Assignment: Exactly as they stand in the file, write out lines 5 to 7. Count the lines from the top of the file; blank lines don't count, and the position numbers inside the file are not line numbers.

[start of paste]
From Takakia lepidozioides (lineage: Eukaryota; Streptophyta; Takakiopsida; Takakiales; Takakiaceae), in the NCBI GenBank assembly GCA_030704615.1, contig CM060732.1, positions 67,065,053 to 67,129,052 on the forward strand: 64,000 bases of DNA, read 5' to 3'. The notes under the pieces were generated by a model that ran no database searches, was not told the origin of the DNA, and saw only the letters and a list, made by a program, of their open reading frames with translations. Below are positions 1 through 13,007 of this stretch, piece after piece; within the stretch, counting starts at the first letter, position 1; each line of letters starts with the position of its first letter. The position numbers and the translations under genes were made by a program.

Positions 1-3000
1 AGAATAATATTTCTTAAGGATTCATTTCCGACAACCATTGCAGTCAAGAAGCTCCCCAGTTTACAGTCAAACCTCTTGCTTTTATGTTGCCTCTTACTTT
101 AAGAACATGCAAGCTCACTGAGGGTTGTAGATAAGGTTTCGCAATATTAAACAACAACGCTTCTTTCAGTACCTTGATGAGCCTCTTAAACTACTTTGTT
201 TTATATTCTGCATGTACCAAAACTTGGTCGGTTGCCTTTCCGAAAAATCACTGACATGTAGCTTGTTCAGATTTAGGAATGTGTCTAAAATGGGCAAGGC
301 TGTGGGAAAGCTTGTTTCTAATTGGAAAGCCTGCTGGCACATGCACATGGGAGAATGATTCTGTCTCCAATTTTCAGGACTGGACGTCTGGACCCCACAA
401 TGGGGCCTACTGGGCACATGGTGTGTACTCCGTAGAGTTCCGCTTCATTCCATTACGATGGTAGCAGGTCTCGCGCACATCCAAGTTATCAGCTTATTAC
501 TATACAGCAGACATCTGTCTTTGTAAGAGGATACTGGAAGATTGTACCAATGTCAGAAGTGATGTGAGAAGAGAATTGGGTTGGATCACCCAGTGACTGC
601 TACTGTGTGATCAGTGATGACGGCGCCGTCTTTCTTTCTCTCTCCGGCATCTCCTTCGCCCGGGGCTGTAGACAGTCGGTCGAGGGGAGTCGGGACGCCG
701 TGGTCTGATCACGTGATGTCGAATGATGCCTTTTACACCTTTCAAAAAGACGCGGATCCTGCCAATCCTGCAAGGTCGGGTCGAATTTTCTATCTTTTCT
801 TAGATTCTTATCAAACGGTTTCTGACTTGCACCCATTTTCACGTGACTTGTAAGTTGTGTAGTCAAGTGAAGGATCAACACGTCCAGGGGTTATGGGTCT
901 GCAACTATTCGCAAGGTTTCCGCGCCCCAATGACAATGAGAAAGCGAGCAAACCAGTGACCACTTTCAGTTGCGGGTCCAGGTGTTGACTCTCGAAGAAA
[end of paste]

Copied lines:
201 TTATATTCTGCATGTACCAAAACTTGGTCGGTTGCCTTTCCGAAAAATCACTGACATGTAGCTTGTTCAGATTTAGGAATGTGTCTAAAATGGGCAAGGC
301 TGTGGGAAAGCTTGTTTCTAATTGGAAAGCCTGCTGGCACATGCACATGGGAGAATGATTCTGTCTCCAATTTTCAGGACTGGACGTCTGGACCCCACAA
401 TGGGGCCTACTGGGCACATGGTGTGTACTCCGTAGAGTTCCGCTTCATTCCATTACGATGGTAGCAGGTCTCGCGCACATCCAAGTTATCAGCTTATTAC